Exercise: What Makes A Good Audition?

by Kenji Maeda on August 27, 2009

Post image for Exercise: What Makes A Good Audition?

I was doing my usual browse across some websites people were sending me recently and came across a site for a film project called, The Baby Cliff.  The project, “a series of fictional comedy shorts,” is collaborative in nature.  The public has the opportunity to participate in three different ways:

  1. Vote on what lines to include in the script. (“Writer”)
  2. Submit an audition tape for some of their characters. (“Actor”)
  3. Vote on those audition tapes to help create a short list of the Actors. (“Casting Director”)

You can read more and participate with the project on their site (http://thebabycliff.com).  I’m bringing this up because I saw a valuable learning opportunity, particularly for you Actors out there, to take a look at some auditions and critique them with an objective eye.

I took a look at most of the auditions they had available and there’s a mixed bag of experience with those actors. It even looks like part of the marketing and promotion for this project was to set up a tent at a public event where guys and gals put themselves on tape.  Others submitted auditions using their own camcorder from home, web cams, and even some where the actors did the taping in an acting studio.

Despite the fact that the image or audio quality between one video to the next might be different, try to ignore the technical aspects and focus on the acting.

The Exercise

I’ve embedded the audition submissions that are available on their site along with the character descriptions for the character. I would encourage you to watch some of the auditions with inexperienced actors (and you will know which ones those are within a few seconds) just as much as you watch other ones.  You can learn a lot when you see what doesn’t work.  Then find the ones that do work and figure out why.

Some things you can look for:

  • Are they making strong choices?
  • Do you have an idea of who they’re talking to? The relationship between the characters?
  • Do you understand the general story of the scene?
  • Where’s their eye line? Is it working?
  • Do their actions/movements feel forced or natural? Too big or too small for the screen?
  • What’s working for you and what’s not?

Remember, this is an exercise on breaking down the components of an audition.  Not simply to say “Good Actor / Bad Actor.” Figure out what you need to work on.


Female, age 48, an angry mother of a lazy teenage boy. She’s just about given up and has a bone to pick with Storkie-man for glamourizing the world’s toughest job. If her energy wasn’t already spent, she might manage to slap a bra on her sagging breasts before heading out of the house.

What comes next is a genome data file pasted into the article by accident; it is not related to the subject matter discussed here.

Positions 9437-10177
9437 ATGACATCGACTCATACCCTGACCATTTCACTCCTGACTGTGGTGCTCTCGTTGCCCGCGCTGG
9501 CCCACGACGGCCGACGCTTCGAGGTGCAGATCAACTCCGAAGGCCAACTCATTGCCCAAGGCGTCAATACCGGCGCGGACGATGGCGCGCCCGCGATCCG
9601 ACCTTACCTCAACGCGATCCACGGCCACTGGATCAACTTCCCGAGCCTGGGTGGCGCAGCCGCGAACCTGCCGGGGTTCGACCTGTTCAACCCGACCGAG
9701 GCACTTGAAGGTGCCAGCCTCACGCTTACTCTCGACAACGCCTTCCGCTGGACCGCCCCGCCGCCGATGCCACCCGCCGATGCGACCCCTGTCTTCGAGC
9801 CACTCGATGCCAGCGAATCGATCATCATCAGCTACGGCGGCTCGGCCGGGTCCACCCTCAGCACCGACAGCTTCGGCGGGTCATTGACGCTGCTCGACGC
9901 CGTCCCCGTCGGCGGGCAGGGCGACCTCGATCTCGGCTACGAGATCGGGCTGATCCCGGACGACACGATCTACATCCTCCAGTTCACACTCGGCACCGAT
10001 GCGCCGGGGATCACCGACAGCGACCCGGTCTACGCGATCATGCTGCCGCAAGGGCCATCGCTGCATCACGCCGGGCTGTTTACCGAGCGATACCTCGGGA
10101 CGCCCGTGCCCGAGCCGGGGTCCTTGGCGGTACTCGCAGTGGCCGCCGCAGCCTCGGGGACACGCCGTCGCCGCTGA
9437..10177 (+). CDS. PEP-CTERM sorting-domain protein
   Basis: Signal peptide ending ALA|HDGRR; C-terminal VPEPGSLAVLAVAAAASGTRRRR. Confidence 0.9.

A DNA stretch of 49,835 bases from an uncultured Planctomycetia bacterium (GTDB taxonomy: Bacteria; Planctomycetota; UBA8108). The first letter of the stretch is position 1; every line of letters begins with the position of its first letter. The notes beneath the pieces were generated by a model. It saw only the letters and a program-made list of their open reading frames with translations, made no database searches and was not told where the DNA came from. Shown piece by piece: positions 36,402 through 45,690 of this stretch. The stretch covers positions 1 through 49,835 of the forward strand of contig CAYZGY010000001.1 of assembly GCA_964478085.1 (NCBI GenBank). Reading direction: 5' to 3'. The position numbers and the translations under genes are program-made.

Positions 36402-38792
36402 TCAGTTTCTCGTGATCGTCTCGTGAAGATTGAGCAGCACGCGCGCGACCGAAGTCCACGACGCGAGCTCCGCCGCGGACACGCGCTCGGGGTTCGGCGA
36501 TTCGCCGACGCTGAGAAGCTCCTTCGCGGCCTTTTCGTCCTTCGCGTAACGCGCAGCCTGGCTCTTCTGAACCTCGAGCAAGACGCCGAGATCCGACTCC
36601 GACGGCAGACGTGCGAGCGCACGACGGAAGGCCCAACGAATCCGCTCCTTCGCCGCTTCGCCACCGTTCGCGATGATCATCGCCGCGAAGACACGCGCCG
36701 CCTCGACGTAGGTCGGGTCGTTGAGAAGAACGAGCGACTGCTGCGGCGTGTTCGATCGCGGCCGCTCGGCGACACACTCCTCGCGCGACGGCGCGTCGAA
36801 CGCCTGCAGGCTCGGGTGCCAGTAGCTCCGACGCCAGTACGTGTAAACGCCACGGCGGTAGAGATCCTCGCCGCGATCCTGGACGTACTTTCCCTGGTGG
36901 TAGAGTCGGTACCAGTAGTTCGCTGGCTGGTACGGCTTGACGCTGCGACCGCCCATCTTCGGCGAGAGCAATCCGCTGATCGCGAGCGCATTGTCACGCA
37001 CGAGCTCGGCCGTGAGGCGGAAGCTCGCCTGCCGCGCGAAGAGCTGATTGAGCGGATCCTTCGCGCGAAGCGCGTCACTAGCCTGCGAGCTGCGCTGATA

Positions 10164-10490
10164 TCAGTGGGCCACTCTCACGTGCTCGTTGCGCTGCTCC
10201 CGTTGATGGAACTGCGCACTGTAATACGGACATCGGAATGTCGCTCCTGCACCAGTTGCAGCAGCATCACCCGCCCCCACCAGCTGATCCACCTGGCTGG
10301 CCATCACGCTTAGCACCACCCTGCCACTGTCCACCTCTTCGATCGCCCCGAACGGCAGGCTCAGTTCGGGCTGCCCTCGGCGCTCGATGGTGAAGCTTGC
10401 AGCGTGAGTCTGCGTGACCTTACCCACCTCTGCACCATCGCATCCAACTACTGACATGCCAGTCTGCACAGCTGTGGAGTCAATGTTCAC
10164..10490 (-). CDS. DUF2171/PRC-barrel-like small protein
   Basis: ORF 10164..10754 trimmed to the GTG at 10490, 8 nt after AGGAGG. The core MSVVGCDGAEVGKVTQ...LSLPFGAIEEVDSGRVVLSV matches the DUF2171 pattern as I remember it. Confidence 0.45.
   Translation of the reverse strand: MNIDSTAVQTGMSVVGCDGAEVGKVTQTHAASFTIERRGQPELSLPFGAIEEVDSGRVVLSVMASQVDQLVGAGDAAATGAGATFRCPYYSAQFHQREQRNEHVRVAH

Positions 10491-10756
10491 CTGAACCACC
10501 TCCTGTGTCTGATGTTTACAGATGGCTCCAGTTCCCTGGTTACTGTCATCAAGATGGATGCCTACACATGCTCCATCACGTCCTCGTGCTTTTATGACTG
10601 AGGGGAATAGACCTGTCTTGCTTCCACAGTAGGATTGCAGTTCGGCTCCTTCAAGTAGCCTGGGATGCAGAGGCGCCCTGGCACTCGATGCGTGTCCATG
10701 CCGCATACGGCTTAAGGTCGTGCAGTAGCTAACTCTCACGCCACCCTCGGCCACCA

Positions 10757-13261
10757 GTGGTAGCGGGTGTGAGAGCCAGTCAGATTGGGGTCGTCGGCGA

Male, age 27, loves the action and the adrenaline rush he gets from his job as a bomb-tech. His mission, to save men everywhere from a lifetime sentence to the old ball and chain.


Male, age 35, a no-nonsense bomb-tech who knows he’s making a difference in the world. He sees himself as a mentor for his younger partner.

Did you discover anything for yourself after viewing those auditions? Let us know in the comments below.

You can also read our blog post: 7 Core Elements to Improve Your Audition

{ 1 comment… read it below or add one }

Michael Coleman October 3, 2009 at 4:15 pm

I think there are a few recurring problems with many of these auditions —

Trying to say your lines in an interesting way and not really staying with the scene when you aren’t talking. Several of these actors go immediately to reading and prepping their next line after speaking instead of listening to what is being offered back by the reader.

Clear objectives are missing. Many people look awkward as they wait for the reader to finish so they can say their next important thing. A great audition should look exactly like a close up of a scene. You need a clear objective that you relentlessly pursue from the very beginning and you can’t stop until the end of the scene.

The business looks forced and planned. Don’t be “interesting” just do what your objective has you doing. When is the last time you tried that hard in real life to convey what you were doing?

A good audition should make me feel like a voyeur seeing real life happening not an audience member watching an actor tell a story. If I am aware – the magic didn’t happen.

You can tell a lot of the actors planned some really cool ideas at home and then tried to recreate them perfectly for the audition – unfortunately this attempt to have the perfect audition often supersedes the attempt to simply go after your objective. Sounds like it will be less interesting to watch but being interesting isn’t what we’re trying to do — we just want to be interested in pursuing our objective. That’s when the real magic happens.

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